After petitioning ESPN for six months to become an anchor on SportsCenter, Champion was promoted to the position in June 2015. She hosted her last episode of First Take on June 19 and began anchoring morning editions of SportsCenter in July.[13]

Champion was forced to apologize on SportsCenter after stating, "I gotta problem with these. #3 should have been #1," after a special needs kid with Down syndrome hitting a free throw was number one on SportsCenter's Top 10 Plays. CBS' Boomer Esiason called for ESPN to suspend her on his popular Boomer and Carton radio program. Co-Host Craig Carton guaranteed that she would not be fired but that she would be suspended.[14]

Personal life[edit]

Champion grew up as an avid basketball fan. She is a fan of the Los Angeles Lakers and the UCLA Bruins.[4] According to her, she is 6 feet 1 inch tall "with heels".[2] Before working on the show, Champion was an avid watcher of First Take: "I love the barbershop debates that make First Take feel different than other programs".[1]

References[edit]

  1. ^ a b c d e f Nesheim, Jay Jay (September 26, 2012). "Cari Champion Joins ESPN as Host of First Take as Show Ratings Surge". ESPN MediaZone. Archived from the original on June 12, 2013. Retrieved June 12, 2013.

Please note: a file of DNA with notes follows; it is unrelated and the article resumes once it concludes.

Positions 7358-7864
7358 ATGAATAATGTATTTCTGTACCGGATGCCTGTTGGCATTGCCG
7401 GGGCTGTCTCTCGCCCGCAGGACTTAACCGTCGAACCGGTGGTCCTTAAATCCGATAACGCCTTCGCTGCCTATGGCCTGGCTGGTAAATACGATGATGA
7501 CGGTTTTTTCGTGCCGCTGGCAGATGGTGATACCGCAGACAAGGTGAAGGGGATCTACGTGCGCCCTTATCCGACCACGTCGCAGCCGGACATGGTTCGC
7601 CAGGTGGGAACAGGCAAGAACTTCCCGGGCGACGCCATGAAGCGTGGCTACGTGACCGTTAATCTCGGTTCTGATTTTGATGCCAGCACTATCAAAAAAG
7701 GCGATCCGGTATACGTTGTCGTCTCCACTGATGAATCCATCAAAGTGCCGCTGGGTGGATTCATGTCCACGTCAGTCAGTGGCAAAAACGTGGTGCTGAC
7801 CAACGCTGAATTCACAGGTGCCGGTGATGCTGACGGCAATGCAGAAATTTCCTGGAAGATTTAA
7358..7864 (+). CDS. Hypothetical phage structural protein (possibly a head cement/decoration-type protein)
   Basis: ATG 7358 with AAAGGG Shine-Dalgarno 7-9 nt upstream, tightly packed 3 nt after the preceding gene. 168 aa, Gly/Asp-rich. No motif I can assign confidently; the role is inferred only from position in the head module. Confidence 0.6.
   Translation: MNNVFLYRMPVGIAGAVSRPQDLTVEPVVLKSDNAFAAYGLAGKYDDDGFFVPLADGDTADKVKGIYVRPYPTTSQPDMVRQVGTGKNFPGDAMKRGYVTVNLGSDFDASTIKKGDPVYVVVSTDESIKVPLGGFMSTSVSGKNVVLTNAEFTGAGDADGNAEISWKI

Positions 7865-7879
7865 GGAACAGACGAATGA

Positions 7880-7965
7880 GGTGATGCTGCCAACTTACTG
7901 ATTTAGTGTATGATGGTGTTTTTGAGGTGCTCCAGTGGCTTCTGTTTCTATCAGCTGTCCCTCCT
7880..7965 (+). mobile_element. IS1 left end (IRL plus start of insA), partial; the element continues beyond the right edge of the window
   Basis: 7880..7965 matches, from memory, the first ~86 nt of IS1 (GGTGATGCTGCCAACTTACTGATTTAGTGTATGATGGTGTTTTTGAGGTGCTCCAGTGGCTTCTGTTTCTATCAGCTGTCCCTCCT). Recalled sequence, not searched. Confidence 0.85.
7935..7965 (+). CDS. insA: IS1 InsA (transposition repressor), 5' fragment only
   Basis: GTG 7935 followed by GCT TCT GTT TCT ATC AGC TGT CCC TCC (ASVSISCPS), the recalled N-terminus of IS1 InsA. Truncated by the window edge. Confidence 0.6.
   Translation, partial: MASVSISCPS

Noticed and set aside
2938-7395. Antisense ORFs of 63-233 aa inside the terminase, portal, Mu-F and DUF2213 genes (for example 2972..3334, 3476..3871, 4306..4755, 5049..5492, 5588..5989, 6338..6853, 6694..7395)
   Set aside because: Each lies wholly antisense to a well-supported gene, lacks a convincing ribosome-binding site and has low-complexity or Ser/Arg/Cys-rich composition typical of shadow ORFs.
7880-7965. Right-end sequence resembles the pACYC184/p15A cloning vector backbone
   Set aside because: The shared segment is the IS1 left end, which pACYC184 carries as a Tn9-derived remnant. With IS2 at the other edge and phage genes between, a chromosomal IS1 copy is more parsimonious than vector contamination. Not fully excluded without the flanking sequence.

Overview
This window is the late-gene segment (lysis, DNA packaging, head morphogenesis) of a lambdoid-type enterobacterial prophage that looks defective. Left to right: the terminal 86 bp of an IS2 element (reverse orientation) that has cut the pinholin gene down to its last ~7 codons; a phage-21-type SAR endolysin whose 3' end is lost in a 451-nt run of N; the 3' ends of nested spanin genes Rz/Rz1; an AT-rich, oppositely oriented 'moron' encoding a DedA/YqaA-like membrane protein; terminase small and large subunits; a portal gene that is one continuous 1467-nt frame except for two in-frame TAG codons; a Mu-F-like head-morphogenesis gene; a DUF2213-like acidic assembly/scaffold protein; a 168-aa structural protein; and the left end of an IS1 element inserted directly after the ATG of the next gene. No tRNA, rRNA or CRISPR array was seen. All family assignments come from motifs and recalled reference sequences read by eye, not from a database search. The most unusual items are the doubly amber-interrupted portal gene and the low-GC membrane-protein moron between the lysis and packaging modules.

2. ^ a b "Next: ESPN's Cari Champion". Vibe. December 27, 2012. Archived from the original on June 12, 2013. Retrieved June 12, 2013. 
  3. ^ a b c d Feinberg, Paul (February 4, 2013). "ESPN's Referee - Web Exclusive". UCLA Magazine Online. UCLA Marketing & Communications and UCLA Alumni Association. Archived from the original on June 12, 2013. Retrieved June 12, 2013. 
  4. ^ a b c d e f g h DeFrancesco, Tracey (August 2011). "Cari Champion: The Purpose Driven Reporter". Tennis View Magazine. Seminole. 4 (5). Archived from the original on August 3, 2011. Retrieved June 12, 2013. 
  5. ^ Broadcasting & Cable. New York. 132: 53. 
  6. ^ Ho, Rodney (December 19, 2007). "Cari Champion gets a 2nd chance". The Atlanta Journal-Constitution. Archived from the original on June 12, 2013. Retrieved June 12, 2013. 
  7. ^ Eldridge, Richard L. (March 20, 2008). "Changing Channels". The Atlanta Journal-Constitution. Retrieved June 13, 2013.  (subscription required)
  8. ^ "Cari Champion". Tennis Channel. Archived from the original on June 13, 2013. Retrieved June 13, 2013. 
  9. ^ Zaldivar, Gabe (September 10, 2012). "ESPN Reportedly Welcomes Tennis Channel's Cari Champion to Host "First Take"". Bleacher Report. Archived from the original on June 12, 2013. Retrieved June 12, 2013. 
  10. ^ "ESPN’s Cari Champion Promoted to ‘SportsCenter’ Anchor (Exclusive)". Yahoo!. June 18, 2015. Retrieved June 19, 2015. 
  11. ^ Kreiswirth, Carrie (November 4, 2014). "First Take's Cari Champion debuts as E:60 correspondent, profiles Cam Newton". ESPN Front Row. Archived from the original on November 6, 2014. Retrieved November 6, 2014. 
  12. ^ D'Zurilla, Christie (November 5, 2014). "Artie Lange explains his racist sex fantasy about ESPN's Cari Champion". Los Angeles Times. Archived from the original on November 6, 2014. Retrieved November 6, 2014. 
  13. ^ Bonesteel, Matt (2015). "Cari Champion escapes ESPN’s ‘First Take’ for ‘SportsCenter’". The Washington Post (June 19). Archived from the original on June 19, 2015. Retrieved June 19, 2015. 
  14. ^ "CBS' Boomer Esiason calls on ESPN to suspend Cari Champion for Down syndrome slight". Retrieved February 24, 2017. 

Further reading[edit]